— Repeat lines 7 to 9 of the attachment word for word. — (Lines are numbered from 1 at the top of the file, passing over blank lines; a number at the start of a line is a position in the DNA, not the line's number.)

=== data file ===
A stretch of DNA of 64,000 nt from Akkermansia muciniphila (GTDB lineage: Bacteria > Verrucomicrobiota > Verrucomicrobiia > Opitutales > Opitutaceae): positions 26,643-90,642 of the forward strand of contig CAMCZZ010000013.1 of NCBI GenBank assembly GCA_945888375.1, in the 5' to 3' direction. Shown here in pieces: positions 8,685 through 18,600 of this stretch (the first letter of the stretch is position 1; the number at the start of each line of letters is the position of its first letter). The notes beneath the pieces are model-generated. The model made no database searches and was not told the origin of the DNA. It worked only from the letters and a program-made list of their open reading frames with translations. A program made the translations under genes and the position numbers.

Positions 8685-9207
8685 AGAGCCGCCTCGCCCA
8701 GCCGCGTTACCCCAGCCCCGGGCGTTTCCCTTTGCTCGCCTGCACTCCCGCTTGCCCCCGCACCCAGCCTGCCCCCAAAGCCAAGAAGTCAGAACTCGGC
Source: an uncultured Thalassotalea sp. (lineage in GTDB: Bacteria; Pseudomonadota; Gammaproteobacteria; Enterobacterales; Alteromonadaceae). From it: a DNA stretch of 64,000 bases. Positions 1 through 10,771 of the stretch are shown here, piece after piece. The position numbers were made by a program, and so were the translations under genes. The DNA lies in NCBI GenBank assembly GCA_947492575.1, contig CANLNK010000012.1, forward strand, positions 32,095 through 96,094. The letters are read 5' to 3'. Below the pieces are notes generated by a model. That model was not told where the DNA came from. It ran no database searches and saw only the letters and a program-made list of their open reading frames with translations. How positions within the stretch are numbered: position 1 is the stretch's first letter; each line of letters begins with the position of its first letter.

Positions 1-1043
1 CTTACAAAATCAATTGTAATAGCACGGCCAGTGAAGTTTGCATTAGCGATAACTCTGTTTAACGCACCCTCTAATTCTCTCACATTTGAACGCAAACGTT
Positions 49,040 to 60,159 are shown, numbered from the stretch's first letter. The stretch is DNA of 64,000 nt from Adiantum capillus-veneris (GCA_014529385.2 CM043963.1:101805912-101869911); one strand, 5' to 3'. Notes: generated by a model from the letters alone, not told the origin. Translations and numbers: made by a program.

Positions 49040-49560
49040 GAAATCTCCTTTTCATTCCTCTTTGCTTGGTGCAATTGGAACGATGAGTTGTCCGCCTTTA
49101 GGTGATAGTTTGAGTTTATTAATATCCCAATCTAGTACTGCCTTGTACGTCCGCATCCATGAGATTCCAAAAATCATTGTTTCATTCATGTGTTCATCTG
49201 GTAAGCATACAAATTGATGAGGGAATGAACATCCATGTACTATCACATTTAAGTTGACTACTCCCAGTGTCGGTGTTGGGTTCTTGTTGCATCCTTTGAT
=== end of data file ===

1 CTTACAAAATCAATTGTAATAGCACGGCCAGTGAAGTTTGCATTAGCGATAACTCTGTTTAACGCACCCTCTAATTCTCTCACATTTGAACGCAAACGTT
Positions 49,040 to 60,159 are shown, numbered from the stretch's first letter. The stretch is DNA of 64,000 nt from Adiantum capillus-veneris (GCA_014529385.2 CM043963.1:101805912-101869911); one strand, 5' to 3'. Notes: generated by a model from the letters alone, not told the origin. Translations and numbers: made by a program.

Positions 49040-49560